That weekend, Klaus met with García, Vides, and Marta in the living room of his home in the posh Bay Point neighborhood of Miami and Klaus explained the basis of the case. He's still not sure if the generals ever really understood. "They seemed dismayed the whole time," he said. Klaus told the men he would bill at his regular rate, $250 an hour. "I figured it's really just a tort case. It's not that complicated."

"I felt as if the tombs of all the dead were opening up and the victims were shouting, 'Justice!' "

On June 24, 2002, one day before García's 79th birthday, the torture suit began in West Palm Beach. Over the next four weeks a team of witnesses and experts, including Ambassador White, testified about the strict command structure of the Salvadoran armed forces and the civilian massacres overseen by García and Vides. The three plaintiffs spent hours describing the gruesome torture they experienced, often bringing the courtroom to tears.

During their testimonies, García, rarely lifting his head, wrote constantly in a small notebook. Vides sat silent and ­stonefaced. Klaus argued the generals were ­defending democracy and simply lacked control over rogue murderers — the same strategy he had used successfully in the churchwomen's suit two years earlier.

General José García (middle), shown on a military helicopter in the 1980s, was El Salvador's minister of defense from 1979 to '83.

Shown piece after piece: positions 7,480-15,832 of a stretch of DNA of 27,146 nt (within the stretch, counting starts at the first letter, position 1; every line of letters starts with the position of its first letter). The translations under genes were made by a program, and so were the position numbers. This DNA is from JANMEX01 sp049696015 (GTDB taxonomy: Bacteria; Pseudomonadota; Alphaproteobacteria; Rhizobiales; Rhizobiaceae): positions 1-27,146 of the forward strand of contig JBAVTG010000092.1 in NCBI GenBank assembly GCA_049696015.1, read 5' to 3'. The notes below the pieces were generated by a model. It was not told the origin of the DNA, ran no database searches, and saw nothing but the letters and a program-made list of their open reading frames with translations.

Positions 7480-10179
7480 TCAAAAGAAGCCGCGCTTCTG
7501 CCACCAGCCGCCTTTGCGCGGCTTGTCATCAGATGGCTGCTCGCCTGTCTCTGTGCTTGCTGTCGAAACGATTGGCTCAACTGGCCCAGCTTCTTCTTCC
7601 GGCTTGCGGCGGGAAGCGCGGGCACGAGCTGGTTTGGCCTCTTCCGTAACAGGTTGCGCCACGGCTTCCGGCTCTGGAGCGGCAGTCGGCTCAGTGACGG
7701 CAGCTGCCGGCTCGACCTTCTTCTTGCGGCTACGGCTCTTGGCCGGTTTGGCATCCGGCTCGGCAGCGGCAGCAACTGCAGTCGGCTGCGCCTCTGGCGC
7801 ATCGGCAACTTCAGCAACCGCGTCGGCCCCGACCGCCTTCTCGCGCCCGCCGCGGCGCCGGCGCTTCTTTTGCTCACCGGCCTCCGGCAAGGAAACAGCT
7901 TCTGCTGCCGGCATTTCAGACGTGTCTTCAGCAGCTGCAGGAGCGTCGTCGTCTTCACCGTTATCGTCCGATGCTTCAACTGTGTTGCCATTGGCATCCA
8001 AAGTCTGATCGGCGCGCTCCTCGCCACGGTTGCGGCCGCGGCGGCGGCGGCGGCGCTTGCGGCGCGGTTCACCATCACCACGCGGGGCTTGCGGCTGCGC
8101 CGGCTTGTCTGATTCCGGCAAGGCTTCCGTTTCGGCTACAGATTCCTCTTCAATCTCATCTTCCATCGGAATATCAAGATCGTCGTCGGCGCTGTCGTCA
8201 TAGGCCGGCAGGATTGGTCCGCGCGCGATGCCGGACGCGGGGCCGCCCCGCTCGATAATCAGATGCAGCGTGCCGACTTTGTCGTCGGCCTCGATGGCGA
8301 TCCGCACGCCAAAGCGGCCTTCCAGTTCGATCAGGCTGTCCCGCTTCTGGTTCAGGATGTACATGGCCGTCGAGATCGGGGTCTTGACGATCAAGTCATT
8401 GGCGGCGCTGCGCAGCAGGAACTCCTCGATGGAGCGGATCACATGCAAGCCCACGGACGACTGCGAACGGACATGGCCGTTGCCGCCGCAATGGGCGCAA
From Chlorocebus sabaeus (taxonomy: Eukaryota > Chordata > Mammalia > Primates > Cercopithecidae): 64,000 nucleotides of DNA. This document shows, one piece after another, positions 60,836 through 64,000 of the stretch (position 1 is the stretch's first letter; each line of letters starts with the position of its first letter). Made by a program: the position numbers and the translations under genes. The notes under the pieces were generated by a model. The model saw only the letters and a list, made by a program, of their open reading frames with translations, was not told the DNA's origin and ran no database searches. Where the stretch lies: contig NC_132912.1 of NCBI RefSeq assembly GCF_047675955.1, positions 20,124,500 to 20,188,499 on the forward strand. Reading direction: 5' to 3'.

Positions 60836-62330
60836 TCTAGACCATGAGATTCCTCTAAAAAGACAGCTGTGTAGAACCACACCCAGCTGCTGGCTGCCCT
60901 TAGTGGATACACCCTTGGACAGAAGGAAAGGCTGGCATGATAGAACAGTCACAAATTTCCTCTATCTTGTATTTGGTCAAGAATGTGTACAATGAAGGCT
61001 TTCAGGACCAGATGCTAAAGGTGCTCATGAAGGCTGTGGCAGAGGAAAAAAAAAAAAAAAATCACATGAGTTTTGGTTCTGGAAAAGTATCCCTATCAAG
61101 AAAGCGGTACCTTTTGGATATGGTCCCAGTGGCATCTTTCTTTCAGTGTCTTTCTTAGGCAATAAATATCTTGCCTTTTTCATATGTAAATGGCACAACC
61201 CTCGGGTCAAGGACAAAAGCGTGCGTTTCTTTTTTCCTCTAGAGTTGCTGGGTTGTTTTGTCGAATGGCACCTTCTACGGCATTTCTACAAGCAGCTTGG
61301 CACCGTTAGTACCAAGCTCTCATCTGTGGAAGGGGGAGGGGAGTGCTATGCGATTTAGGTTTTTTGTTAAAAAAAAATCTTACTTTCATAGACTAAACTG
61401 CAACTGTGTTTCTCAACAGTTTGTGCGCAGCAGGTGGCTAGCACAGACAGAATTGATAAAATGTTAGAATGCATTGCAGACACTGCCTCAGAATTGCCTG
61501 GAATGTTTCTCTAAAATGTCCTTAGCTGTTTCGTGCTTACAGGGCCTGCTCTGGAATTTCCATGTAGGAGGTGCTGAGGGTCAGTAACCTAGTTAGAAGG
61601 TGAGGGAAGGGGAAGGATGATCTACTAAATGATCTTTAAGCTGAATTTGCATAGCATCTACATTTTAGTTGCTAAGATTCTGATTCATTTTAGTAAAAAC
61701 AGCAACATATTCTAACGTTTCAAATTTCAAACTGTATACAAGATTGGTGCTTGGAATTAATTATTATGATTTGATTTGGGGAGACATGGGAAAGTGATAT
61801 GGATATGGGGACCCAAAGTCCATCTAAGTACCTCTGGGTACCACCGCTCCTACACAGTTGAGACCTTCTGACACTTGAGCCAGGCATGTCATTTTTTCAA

© Harry Mattison
General José García (middle), shown on a military helicopter in the 1980s, was El Salvador's minister of defense from 1979 to '83.
Harry Mattison, a Time magazine photographer who now teaches in Maryland, took these photos during the Salvadoran Civil War.
© Harry Mattison
Harry Mattison, a Time magazine photographer who now teaches in Maryland, took these photos during the Salvadoran Civil War.

Klaus maintains the plaintiffs "dramatized" and "embellished" their testimonies. " 'I'm a victim. I'm a victim,' " he said mockingly. "The case was about one thing: money."

On July 23, Judge Daniel Hurley read the jury's decision: García and Vides, as commanders, were indeed liable for the tortures and for the murder of González's baby. The damages: $54.6 million.

"I felt as if the tombs of all the dead were opening up and the victims were shouting, 'Justice!' " says González, now working with women's rights groups in El Salvador.

After the verdict, García approached the plaintiffs to offer his hand. "This hand you have to offer to the people of El Salvador," González told him. "You have to tell the people you were the one responsible for the massacres, for the tortures, for the disappearances."

In 2004, after reports that as many as 1,000 foreign human rights violators were living in the United States, Congress passed an immigration reform measure known as "No Safe Haven." The aim was twofold: to identify human rights abusers — the perpetrators of genocide, extrajudicial killings, torture — before they entered national borders, and also to identify and expel the foreign violators already here. By 2007, the initiative had led to the deportation orders of dozens of human rights criminals, many former Nazis, like Osyp Firischak, a Chicago resident whose Ukrainian police unit had exterminated thousands of Jews in Poland. But the U.S. government had never used the law to go after top foreign commanders, such as García and Vides, who had presided over abuses but weren't accused of actually spilling blood.